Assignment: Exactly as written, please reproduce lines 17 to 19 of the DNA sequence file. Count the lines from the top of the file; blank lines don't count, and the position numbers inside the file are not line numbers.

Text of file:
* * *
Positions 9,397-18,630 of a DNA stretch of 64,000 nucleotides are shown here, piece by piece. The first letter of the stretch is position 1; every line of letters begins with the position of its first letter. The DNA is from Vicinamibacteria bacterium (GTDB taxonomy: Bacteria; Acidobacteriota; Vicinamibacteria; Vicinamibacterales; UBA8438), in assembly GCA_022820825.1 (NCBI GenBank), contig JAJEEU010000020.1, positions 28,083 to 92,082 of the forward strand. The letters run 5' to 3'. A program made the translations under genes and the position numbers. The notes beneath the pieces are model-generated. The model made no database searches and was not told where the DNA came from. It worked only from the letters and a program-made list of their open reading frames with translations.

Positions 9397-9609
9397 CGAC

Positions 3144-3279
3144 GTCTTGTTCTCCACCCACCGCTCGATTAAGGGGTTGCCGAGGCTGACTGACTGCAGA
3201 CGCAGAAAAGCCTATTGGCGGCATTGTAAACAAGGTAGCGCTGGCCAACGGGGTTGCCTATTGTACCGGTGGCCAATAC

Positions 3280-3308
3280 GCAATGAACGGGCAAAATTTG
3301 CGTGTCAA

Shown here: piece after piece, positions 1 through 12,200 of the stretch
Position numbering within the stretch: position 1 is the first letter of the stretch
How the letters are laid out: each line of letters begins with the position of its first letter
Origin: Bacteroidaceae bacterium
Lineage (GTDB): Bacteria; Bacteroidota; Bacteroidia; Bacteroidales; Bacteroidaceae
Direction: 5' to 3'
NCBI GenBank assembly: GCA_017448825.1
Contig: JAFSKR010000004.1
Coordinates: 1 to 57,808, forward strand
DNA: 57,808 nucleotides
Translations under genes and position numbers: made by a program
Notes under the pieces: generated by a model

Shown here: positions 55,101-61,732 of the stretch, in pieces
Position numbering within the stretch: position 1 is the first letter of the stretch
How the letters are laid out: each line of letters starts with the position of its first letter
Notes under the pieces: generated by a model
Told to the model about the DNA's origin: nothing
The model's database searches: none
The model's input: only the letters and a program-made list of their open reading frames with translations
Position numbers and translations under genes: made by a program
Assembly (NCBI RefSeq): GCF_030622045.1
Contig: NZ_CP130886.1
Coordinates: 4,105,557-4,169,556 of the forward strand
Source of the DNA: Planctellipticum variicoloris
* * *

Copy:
Contig: JAFSKR010000004.1
Coordinates: 1 to 57,808, forward strand
DNA: 57,808 nucleotides